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Do I Need E-Verify?

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    U.S. laws require employers to only employ people who are legally authorized to work in the United States.

    What is E-Verify?

    E-Verify is a web-based system that determines an employee’s eligibility to work in the United States. It compares the information from an employee’s Form I-9 (Employment Eligibility Verification) to data from Social Security Administration and Department of Homeland Security records to confirm their eligibility for employment.

    E-Verify does not: 

    • Verify immigration status 
    • Allow you to selectively verify employees based on ethnicity or country of origin 
    • Provide protection from worksite enforcement 
    • Allow a case to be created without a Social Security Number (SSN) 
    • Allow you to submit expired documents (except for remote workers)
    • Require you to immediately terminate employees because of a TNC 

    What is an I-9?

    Form I-9 verifies the identity and employment authorization of individuals hired for employment in the United States. It confirms that your new employee is eligible and legal to work in this country. 

    Federal law requires that every employer who recruits, refers for a fee, or hires an individual for employment in the U.S. must complete Form I-9, Employment Eligibility Verification. Form I-9 will help you verify your employee’s identity and employment authorization. 

    Who needs to complete an I-9 Form?

    An I-9 form must be completed by every single employee, whether they’re seasonal, part-time, or full-time. It is mandatory for every business and employer in the United States.

    The I-9 must be submitted no later than the 3rd business day after the employee’s first day. Both employers and employees must complete Form I-9. 

    Who Needs E-Verify?

    While Form I-9 is mandatory, E-Verify is state and size-dependent. For example, Tennessee requires you to complete E-Verify if you have 35 or more employees, but Arizona requires it if you have one employee or more.

    Some states, such as California and Arkansas, do not have a requirement. However, the following states do require E-Verify:

    • Florida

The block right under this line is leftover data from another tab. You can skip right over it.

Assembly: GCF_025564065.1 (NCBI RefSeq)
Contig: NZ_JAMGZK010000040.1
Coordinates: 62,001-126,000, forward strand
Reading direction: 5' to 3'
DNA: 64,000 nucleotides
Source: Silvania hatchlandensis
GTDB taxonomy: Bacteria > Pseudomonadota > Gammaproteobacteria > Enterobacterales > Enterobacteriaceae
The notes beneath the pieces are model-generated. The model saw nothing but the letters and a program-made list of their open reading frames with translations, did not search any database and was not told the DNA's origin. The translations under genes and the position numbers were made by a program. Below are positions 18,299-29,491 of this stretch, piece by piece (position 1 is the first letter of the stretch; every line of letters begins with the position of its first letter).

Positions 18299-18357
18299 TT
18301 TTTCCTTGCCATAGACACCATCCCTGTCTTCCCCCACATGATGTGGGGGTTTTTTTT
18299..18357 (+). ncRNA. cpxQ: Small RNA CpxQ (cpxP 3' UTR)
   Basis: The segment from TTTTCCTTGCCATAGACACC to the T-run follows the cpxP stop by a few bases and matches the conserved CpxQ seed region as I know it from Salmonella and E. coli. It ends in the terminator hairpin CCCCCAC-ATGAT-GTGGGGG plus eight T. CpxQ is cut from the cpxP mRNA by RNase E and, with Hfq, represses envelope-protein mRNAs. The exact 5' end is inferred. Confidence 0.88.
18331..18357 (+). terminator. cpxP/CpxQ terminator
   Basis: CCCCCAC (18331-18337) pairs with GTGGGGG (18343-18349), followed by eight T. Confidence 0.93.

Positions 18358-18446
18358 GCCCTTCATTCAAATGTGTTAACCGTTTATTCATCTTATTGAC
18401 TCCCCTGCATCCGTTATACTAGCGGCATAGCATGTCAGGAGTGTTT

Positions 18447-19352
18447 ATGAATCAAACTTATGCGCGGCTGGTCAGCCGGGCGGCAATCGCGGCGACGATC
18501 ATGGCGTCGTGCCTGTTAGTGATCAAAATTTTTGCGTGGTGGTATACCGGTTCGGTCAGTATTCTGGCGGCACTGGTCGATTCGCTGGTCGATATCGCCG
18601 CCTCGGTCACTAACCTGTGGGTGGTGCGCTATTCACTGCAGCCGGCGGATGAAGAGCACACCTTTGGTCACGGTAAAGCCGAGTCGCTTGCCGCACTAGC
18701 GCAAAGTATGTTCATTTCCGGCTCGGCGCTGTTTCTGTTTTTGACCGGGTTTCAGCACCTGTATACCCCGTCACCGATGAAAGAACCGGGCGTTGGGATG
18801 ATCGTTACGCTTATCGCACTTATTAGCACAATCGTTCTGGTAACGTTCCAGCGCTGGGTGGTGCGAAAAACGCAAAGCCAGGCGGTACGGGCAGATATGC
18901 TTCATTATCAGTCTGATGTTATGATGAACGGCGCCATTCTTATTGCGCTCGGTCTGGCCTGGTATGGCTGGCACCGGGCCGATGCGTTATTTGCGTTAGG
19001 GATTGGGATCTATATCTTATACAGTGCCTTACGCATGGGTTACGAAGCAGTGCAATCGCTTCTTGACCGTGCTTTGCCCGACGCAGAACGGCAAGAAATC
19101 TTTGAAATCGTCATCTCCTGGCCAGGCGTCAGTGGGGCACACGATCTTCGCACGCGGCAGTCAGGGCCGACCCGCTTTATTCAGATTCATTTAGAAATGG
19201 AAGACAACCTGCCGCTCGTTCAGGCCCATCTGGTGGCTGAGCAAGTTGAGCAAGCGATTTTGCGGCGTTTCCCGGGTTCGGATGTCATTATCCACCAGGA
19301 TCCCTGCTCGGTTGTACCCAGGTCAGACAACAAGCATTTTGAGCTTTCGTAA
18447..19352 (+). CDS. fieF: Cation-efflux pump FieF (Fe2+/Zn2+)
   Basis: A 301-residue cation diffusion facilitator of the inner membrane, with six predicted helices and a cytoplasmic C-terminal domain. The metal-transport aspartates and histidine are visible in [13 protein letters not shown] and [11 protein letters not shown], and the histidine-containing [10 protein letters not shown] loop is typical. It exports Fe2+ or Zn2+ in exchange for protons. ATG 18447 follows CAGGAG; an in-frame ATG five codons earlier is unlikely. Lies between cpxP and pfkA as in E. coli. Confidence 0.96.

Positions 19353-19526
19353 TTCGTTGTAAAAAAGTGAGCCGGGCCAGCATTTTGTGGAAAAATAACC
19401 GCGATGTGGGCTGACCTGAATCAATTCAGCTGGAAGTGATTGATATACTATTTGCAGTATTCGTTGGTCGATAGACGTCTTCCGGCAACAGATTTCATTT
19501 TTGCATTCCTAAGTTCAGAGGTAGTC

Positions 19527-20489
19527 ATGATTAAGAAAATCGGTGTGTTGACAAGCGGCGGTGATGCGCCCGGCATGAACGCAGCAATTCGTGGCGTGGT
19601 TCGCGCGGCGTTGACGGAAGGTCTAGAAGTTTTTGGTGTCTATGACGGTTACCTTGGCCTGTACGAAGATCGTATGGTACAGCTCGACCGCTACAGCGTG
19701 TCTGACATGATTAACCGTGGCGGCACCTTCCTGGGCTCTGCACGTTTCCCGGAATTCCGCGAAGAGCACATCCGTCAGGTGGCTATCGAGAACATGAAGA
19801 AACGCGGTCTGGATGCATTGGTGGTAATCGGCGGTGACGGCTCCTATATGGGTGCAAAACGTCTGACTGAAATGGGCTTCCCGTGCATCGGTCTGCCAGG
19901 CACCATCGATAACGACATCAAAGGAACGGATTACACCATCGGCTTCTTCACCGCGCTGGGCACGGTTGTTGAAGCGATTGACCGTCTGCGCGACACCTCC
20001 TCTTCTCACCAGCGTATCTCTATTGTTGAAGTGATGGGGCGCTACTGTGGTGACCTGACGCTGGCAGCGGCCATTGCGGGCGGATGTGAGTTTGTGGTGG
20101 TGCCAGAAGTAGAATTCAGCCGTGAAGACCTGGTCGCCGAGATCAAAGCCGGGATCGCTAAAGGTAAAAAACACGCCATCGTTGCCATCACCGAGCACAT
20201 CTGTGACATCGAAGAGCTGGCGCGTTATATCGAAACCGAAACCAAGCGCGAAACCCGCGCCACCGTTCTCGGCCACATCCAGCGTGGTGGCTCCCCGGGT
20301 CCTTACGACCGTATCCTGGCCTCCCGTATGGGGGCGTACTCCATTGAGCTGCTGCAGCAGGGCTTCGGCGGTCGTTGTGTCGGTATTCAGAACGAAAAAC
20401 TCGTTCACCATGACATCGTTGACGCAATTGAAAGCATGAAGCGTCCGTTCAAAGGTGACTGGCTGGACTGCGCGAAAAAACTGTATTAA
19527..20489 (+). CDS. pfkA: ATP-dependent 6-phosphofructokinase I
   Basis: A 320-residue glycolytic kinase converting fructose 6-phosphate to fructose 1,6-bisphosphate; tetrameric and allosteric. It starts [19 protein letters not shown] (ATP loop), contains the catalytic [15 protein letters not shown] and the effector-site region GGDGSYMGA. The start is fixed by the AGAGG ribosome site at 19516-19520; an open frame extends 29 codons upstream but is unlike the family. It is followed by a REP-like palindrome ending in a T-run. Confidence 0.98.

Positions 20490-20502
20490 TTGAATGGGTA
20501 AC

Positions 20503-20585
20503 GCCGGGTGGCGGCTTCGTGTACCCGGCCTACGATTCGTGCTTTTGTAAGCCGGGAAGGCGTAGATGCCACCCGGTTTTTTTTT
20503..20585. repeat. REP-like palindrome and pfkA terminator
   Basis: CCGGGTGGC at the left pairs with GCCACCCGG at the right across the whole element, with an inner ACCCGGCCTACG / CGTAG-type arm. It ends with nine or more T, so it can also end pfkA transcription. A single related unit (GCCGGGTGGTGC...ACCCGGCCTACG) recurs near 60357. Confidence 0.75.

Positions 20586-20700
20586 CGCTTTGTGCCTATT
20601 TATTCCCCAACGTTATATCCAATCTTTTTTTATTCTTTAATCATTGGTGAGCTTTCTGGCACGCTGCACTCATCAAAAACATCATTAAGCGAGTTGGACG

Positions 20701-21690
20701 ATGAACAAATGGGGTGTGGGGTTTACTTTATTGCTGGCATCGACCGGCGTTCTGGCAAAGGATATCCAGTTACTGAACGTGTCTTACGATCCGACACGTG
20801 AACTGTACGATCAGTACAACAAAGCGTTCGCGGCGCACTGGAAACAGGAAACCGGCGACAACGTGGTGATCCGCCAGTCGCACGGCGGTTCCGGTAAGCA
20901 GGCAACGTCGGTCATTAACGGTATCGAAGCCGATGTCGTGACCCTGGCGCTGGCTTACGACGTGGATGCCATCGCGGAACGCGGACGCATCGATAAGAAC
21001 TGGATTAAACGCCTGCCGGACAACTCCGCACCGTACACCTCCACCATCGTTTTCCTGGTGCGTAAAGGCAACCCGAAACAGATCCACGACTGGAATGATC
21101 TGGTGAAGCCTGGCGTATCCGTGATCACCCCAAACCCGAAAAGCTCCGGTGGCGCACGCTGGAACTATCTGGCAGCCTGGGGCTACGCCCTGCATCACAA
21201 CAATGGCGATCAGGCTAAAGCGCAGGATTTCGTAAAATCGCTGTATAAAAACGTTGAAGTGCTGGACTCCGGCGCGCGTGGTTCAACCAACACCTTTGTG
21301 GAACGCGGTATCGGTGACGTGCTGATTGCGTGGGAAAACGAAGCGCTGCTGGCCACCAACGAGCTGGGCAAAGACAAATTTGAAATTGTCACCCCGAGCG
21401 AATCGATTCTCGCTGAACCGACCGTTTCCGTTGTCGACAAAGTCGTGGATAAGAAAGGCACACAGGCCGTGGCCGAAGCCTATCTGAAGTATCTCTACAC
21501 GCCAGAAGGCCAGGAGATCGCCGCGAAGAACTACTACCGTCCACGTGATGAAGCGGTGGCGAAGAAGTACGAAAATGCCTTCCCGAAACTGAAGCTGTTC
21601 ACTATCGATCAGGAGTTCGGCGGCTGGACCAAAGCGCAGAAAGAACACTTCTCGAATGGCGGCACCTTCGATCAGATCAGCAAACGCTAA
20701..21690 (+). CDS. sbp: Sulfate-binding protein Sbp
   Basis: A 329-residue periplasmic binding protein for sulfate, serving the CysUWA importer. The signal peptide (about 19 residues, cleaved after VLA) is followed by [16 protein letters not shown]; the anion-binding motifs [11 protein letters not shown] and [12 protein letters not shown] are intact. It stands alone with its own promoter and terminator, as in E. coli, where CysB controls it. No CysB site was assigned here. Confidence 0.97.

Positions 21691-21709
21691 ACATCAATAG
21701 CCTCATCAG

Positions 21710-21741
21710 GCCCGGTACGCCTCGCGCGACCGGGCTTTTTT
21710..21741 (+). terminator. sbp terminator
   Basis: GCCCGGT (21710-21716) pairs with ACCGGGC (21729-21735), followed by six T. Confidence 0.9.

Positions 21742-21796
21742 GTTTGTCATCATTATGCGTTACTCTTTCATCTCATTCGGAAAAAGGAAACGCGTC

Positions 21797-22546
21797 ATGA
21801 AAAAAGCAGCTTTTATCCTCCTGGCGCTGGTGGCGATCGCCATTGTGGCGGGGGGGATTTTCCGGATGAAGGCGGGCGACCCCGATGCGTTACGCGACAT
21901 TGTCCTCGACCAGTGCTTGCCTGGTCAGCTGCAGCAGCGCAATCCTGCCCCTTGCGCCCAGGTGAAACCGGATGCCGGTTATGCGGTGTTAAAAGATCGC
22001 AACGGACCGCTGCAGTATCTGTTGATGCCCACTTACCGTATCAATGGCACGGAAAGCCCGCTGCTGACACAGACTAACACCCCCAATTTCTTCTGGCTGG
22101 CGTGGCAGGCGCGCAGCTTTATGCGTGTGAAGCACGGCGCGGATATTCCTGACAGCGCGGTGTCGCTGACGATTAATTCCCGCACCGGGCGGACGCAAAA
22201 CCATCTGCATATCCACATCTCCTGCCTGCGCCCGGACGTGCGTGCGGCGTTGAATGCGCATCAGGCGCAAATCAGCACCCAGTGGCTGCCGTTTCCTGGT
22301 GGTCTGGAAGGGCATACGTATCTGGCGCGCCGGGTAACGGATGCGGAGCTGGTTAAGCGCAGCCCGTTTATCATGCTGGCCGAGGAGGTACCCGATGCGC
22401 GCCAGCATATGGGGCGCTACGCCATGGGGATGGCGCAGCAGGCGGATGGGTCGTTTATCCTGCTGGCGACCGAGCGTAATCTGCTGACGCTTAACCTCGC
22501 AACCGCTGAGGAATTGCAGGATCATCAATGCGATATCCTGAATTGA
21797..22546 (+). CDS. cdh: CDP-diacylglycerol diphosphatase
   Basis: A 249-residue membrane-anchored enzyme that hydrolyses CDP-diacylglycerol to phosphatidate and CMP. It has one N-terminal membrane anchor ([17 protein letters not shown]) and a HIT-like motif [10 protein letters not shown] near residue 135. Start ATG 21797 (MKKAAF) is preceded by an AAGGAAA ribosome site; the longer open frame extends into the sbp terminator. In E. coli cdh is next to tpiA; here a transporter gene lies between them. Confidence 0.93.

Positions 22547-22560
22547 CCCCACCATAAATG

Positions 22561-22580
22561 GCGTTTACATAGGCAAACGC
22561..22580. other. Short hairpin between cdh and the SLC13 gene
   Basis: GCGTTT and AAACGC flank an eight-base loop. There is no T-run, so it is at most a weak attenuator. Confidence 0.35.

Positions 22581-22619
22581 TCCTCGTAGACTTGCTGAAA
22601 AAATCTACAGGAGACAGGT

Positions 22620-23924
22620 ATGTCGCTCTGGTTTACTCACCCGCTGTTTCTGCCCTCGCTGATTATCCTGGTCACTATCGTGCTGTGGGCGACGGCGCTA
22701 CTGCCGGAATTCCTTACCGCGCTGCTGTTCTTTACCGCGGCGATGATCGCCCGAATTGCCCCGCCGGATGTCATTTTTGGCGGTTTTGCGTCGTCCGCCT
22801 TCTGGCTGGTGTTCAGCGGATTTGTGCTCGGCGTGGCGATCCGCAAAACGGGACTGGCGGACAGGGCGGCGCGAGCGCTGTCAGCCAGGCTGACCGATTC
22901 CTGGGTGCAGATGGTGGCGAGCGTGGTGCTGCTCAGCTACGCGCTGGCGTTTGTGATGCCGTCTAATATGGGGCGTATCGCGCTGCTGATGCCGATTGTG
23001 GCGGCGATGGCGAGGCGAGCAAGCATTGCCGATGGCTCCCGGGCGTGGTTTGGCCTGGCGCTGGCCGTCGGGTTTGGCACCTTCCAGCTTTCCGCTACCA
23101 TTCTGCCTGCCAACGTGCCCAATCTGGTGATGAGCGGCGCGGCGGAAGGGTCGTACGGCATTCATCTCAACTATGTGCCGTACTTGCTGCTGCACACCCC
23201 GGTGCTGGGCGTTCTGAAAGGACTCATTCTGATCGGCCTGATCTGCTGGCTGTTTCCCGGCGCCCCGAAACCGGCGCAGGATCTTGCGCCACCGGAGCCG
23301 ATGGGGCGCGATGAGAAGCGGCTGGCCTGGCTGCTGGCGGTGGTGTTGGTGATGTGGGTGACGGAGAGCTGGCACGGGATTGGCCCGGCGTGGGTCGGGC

• Alabama
    • Arizona 
    • Colorado 
    • Florida
    • Georgia 
    • Idaho 
    • Indiana 
    • Louisiana 
    • Michigan 
    • Minnesota 
    • Mississippi
    • Missouri
    • Nebraska
    • North Carolina
    • Oklahoma 
    • Pennsylvania 
    • South Carolina
    • Tennessee
    • Texas 
    • Utah
    • Virginia
    • West Virginia
    E-Verify Map of State Requirements
    Image from the NCSL

    What are the Steps to E-Verify?

    The social security number on Form I-9 is what you put into E-Verify to confirm your employee’s identity and eligibility to work for you in the United States. 

    E-verify is fast, simple, and free. It breaks down into three easy steps: 

    1. Create a case. E-Verify creates a case with the employee’s information. 
    2. Receive your results. An initial case result is displayed. 
    3. Close the case. Depending on your result, you will close the case immediately, but some results require additional action. 

    What documents does E-Verify accept?

    It is important to note that you, the employer, cannot specify which documents the employee presents in order to validate their eligibility and be verified. It is considered an unfair immigration employment practice. 

    • Your employee can either present a document from List A, which establishes both their identity and employment authorization OR; 
    • Your employee can present a document from List B which establishes their identity, AND a document from List C which confirms their employment authorization. 

    Visit the U.S Citizenship and Immigration Services website to see which documents fall under each category. 

    It’s important to note that E-Verify does not accept:

    • Laminated, plastic, or metal Social Security Cards 
    • Photocopies of documents
    • Printed Social Security Documents